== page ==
On January 26, Belgium’s Justice Minister Paul Van Tigchelt met with the Ministers of Justice from the 27 EU member states as part of the Belgian presidency of the Council of the European Union.
Among the topics discussed, the Belgian Minister of Justice Van Tigchelt put the issue of sex work on the agenda with the hope that this issue, in which not only policymakers but also feminists disagree, will be discussed for the first time at such a high-level meeting. Minister Van Tigchelt firmly believes that efforts must be made within the European Union to improve the rights and working conditions of sex workers.
Belgium has been pioneering the full decriminalisation of sex work since 2022 as the only country in the European Region. There is a growing consensus by international human rights bodies as well as the leading human rights civil society organisations such as Human Rights Watch, Amnesty International or International Commission of Jurists on full decriminalisation of adult voluntary sex work. According to UN agencies such as UNAIDS, UNDP, UNFPA or WHO, decriminalisation of sex work is the only approach that centres on the human rights of people concerned with sex workers and is also the most effective approach how to safeguard their health, safety and well-being.
In 2023, the UN Working Group on Discrimination against Women and Girls concluded that there is now sufficient evidence of the harms of any form of criminalisation of sex work, including criminalisation of clients and ‘third parties’ related activities.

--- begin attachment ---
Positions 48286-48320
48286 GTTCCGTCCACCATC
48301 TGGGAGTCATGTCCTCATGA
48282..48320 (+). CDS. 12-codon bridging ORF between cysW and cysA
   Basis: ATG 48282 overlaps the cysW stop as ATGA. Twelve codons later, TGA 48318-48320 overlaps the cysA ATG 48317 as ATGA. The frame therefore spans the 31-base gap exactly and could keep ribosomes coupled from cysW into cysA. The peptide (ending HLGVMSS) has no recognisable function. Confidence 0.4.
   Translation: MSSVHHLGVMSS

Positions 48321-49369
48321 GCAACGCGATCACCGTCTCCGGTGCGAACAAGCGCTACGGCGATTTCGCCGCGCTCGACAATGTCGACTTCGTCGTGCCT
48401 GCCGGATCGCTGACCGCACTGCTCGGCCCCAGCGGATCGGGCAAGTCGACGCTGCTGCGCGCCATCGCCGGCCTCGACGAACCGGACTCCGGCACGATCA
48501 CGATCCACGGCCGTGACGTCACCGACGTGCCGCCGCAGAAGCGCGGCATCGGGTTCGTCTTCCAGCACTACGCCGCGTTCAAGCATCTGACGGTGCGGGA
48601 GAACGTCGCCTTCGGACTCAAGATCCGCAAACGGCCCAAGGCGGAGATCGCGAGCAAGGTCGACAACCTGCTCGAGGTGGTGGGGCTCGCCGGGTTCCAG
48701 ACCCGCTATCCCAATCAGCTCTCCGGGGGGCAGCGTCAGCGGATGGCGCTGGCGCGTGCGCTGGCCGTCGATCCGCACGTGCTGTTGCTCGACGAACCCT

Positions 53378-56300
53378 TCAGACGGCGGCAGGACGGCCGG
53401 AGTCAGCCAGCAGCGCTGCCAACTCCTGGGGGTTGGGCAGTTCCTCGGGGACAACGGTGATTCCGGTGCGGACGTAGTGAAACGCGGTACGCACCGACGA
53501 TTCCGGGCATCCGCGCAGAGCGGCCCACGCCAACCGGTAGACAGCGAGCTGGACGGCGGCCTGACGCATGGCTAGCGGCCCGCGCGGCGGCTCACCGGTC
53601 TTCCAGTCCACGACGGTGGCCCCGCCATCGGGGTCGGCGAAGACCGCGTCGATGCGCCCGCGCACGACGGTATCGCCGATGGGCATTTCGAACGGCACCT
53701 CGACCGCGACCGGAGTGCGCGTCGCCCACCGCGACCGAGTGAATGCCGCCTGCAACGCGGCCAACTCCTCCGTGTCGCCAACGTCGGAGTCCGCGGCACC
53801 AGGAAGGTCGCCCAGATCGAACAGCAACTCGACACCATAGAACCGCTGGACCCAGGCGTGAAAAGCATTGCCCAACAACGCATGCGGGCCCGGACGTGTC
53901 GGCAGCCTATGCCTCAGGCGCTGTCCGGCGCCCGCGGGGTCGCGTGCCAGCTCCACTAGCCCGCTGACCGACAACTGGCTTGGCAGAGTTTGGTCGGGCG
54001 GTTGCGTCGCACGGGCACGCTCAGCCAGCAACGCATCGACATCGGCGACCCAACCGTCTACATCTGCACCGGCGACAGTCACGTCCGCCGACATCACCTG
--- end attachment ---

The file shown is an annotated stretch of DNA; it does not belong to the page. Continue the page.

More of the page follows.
ESWA Policy Officer Irena Fercik Konecna was invited to open the ministers’ discussion. She emphasised that policymakers should start meaningfully including sex workers and their organisations in the debate about policies that affect this population. There are barriers rooted in stigma, morality and biases that exclude sex workers from these debates, as documented by the research of Front Line Defenders or the last report of the EU Fundamental Rights Agency on Civic Spaces.
ESWA would like to congratulate Belgium for the courage to pioneer the full decriminalisation of sex work in the European region and for opening the debate to centre the human rights of sex workers. Although it was clearly articulated by the minister Van Tigchelt that “today we will agree to disagree”, the debate was held with the hope that one day ‘we all will agree’. This is just the beginning of the debate on decriminalisation here in Europe.